• Cait

Sustainability Roundup: Links to a few of my favorite things

Updated: Jun 6



As a traveler, a mom-to-be, and someone who loves the outdoors, I have an obvious investment in the future of our planet. I’ve written a number of articles on the importance of reducing our waste (instead of just recycling: WHY I HATE RECYCLING) and I have mentioned a number of sustainable brands I believe in to help us get there.

Y’all, I am by no means living a 100% plastic-free or sustainable life (I have way too many clothes in my closet to say that), but we can all take little actions and use our purchasing power to support ethical companies instead of wasteful ones.

However, I want to make it very clear that the biggest and most important change has to come from large companies and policymakers doing the right thing for Mother Earth. That is why it is so important to be involved in local politics and select leaders who believe in climate change and who do not roll back environmental regulations. We need big change and we need it quickly and that HAS to come from the top.

In the meantime, our best course of action as consumers is to support brands that are fighting the good fight and providing plastic-free or waste reducing solutions.

Below are a number of #simplysustainable solutions that you can easily incorporate into your everyday life. Some products may cost a bit more than you are used to—products that rely on ethical labor practices, sustainable production processes, and non-plastic materials usually are. But some solutions should SAVE you money since you won’t have to keep rebuying materials that you’ll simply throw away.

For the Kitchen

Instead of Plastic Wrap, Use Beeswrap

“Cling” plastic wrap is one of those things that cannot be recycled because of the chemicals used to make it stick. So, every roll of plastic wrap we purchase will be on this planet forever.

Instead, save yourself the chemicals and the cost by getting reusable covers! There are so many options now, you can definitely find one that works for you!

I’ve been using Beeswrap because it’s organic, natural, and I love the cute patterns.

Or try silicon stretch top lids from Mighty Nest.

Instead of plastic sandwich bags, use Lunchskins

Send your kids’ lunch with them in these cute reusable bags instead of the plastic ones that will probably never get recycled. While this type of plastic is technically recyclable, 90% of plastic never ends up getting recycled—there’s just too much of it. That’s why it is so important to eliminate waste from the start.

I love Lunshskins because they offer adorable reusable bags of all sizes. And the best part is—you can wash them in the dishwasher! They even have recycled paper options for those times you might need the convenience of something disposable. Plus, they are a small company, which is always great to support!

Order here: Lunchskins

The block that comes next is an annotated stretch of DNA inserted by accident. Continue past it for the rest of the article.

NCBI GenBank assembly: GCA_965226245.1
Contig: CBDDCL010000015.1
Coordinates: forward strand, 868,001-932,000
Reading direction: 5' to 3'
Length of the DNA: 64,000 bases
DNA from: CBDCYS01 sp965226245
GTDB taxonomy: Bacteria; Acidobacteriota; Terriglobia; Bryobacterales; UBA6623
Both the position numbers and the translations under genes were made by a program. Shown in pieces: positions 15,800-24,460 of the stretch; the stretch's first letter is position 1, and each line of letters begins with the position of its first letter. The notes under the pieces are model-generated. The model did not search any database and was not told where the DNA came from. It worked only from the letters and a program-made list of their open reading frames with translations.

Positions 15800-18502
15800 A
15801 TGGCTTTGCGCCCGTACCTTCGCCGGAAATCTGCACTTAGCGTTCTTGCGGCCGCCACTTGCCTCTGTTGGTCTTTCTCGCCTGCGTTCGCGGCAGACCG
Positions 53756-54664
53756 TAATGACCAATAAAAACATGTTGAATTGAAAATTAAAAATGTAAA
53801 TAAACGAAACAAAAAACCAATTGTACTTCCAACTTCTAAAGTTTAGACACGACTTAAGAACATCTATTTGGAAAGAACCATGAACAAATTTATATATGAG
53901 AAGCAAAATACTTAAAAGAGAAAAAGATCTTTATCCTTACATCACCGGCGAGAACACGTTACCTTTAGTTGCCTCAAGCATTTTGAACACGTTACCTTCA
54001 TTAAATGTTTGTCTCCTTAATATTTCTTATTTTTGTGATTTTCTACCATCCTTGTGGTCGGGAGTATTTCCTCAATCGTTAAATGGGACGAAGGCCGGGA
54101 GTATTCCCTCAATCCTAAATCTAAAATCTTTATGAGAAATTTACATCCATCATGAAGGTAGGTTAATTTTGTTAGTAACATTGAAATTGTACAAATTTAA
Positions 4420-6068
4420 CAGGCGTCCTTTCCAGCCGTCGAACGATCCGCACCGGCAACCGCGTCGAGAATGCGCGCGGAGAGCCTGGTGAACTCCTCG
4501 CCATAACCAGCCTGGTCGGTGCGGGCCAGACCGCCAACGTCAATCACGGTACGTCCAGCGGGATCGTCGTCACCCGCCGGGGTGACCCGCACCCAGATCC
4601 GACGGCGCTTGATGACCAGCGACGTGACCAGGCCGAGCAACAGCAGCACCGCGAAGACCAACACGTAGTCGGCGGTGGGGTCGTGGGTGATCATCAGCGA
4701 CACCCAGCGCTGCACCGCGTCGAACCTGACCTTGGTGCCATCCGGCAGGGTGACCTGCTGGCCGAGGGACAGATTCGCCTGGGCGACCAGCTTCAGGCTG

Instead of paper napkins and towels, use cloth

I am a little surprised this hasn’t caught on more. Paper napkins and towels are literally one of the biggest wastes of money and resources.

Plastic isn’t the only waste problem—we use a TON of paper and paper production requires a lot of water and, of course, cutting down trees.

We have one roll of paper towels for emergencies (cat barf and drying off raw chicken, mostly) and it has lasted us for a YEAR.

Otherwise, we use cute cloth napkins and old towels. Why purchase something just to throw it away? Cloth is more absorbent anyway, more attractive, and wayyyy less wasteful! It’s kind of a no-brainer.

We bought our cloth napkins from local women in Africa, but really you can get them anywhere!

Cute boho option from Etsy


For you Anthropologie lovers

For you Amazon junkies


I also highly recommend Swede Cloths for cleaning up the counters. I LOATHE sponges--they are "germ factories" as my mom likes to say. Swede cloths dry completely and can be washed in the dishwasher or washing machine. Plus, they come in tons of cute patterns! I love them! Swede Cloths



Instead of buying plastic water bottles, use a Corkcicle

I’m going to say it—plastic water bottles are THE WORST. Not only do they contain chemicals that are harmful for your health, but about 42 BILLION water bottles are purchased in the US alone EACH YEAR—and 70% of those water bottles are either incinerated or dumped in a landfill.

As a country with the luxury of clean, running water, this is somewhat unacceptable.

These beauties are great for keeping cold drinks cold and hot drinks hot! Plus, they come in a variety of fun colors AND in stemless wine glasses. This is my preferred brand, but there are plenty of others out there.

Corkcicle

Yeti

For the Bathroom

Instead of toothpaste, use Bite bits

Over 1 billion toothpaste tubes are thrown into landfills every year. Bite bits are awesome for a number of reasons—they divert plastic from landfills, are natural, and do not test on animals. Plus the founder, Lindsay McCormick, is a small business owner who seriously kicks butt. Bonus if you also get a bamboo toothbrush instead of a plastic one!

Shop here: Bite Bits

Bite has their own bamboo toothbrushes now, but I also purchased these from Amazon:

Bamboo toothbrushes



Instead of toilet paper, Give A Crap

No, I’m not going to suggest you use “the family cloth” (but if that’s your thing, more power to you). But I am going to suggest a more eco-friendly alternative to traditional TP.

Most toilet paper is made from virgin forests—aka really old forests that harbor tons of biodiversity. So, when you purchase most toilet paper (or paper towels or napkins), you are most likely supporting companies that cut down ancient trees literally to be flushed down the drain, affecting tons of wildlife.

Who Gives a Crap makes toilet paper from bamboo—a far more sustainable crop that requires a lot less water to produce. In addition, they donate HALF their profits to build toilets in countries where they don’t have any. Did you know more people in the world have cell phones than actual plumbing?

We use this toilet paper and it’s great! Plus, it isn’t wrapped in PLASTIC when you receive the delivery.

Who Gives a Crap: https://us.whogivesacrap.org


Instead of shampoo bottles, use a bar

Our showers are filled with plastic bottles—and almost all of them can be replaced with non-plastic alternatives.

I’ve tried a few different shampoo bars and conditioning bars for my hair. My current favorite is HiBar. It’s salon-quality and great for your hair because it doesn’t have any harsh sulfates or parabens in it. I also wanted a conditioner that would leave my hair feeling soft and this bar DELIVERS. Their bars are natural, almost all vegan, gluten-free, and not tested on animals. Plus, it is WAY easier to pack for travel!